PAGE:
[0042] Subsequently, in step 516, the user begins transmitting either audio (by speaking into the wireless device 302, for example) or non-audio data (such as an image, for example) via the wireless device 302 over the traffic channel allocated by the wireless network 104. In step 516, information is exchanged over the allocated traffic channel between the two wireless devices, such as wireless devices 106 and 108.

[0043] The allocation of the traffic channel continues as long as information is being exchanged between the two wireless devices. Typically, a hang timer is initiated when the traffic channel is allocated. The hang timer measures the amount of time that has passed since the last communication over the traffic channel. When the amount of time since the last communication over the traffic channel has passed beyond a threshold (6-10 seconds, for example), the allocated traffic channel is dropped. Once a traffic channel has been dropped, in order to re-establish communication, the wireless devices must reconnect using a private call reconnection routine, such as the one described below with reference to FIG. 9. Alternatively, the wireless devices may reconnect by executing the private call setup procedure of FIG. 6.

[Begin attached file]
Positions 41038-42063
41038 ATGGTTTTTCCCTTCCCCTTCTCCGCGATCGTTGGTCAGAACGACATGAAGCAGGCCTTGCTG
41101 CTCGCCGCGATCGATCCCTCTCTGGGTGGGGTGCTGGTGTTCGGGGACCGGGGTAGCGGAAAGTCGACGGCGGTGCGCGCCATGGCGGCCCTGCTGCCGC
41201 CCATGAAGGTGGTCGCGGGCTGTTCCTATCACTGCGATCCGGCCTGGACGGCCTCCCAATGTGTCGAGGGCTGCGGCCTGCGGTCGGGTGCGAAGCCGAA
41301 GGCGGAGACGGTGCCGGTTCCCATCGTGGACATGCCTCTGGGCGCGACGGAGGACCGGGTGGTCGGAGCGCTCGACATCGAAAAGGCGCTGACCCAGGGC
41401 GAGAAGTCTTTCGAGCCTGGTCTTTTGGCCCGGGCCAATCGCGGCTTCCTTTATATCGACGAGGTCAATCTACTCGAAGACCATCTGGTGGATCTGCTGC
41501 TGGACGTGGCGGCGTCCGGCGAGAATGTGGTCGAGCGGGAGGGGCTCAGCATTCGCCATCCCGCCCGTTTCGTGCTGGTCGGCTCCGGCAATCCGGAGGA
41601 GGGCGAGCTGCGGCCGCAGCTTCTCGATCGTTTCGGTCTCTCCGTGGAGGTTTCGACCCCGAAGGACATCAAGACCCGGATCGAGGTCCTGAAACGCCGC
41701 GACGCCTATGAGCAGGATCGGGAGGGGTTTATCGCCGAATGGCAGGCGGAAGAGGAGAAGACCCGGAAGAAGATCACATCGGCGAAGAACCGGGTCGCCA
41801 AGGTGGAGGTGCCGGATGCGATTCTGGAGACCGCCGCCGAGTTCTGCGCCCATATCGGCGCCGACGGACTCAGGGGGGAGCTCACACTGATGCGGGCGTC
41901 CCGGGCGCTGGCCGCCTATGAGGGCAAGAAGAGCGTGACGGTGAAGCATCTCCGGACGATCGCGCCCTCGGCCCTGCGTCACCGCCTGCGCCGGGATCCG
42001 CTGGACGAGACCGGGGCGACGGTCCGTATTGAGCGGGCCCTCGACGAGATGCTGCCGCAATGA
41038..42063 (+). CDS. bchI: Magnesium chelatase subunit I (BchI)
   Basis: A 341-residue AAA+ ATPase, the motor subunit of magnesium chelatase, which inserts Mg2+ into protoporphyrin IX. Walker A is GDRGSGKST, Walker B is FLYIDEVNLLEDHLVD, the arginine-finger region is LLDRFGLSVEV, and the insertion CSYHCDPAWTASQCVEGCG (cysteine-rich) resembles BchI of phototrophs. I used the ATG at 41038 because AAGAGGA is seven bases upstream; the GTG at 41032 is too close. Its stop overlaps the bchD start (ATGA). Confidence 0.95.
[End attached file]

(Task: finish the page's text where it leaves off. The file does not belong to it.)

[0044] It should be noted that the exemplary process of FIG. 6 is similar to the conventional private call setup process of a push-to-talk wireless device on a wireless network. However, the private call request message is modified to indicate image transfer mode to the recipient (for example, in the exemplary process of FIG. 6 the call type indicator is modified to indicate a data transfer call). Thus, image transfer over the dispatch voice channel is possible without new control messaging.

[0045]FIG. 7 is a diagram illustrating an Information Element 600 used for identifying a call type over a dispatch voice channel according to one embodiment of the present invention. As described above with reference to FIG. 6, the wireless device 302, in step 506, transmits a private call request to the wireless network 104. Embedded in the private call request of step 506 is an Information Element, in which is further embedded a call type indicator. The call type indicator of the Information Element describes whether the private call request is associated with conventional audio exchange or non-audio transmission (e.g., image transfer).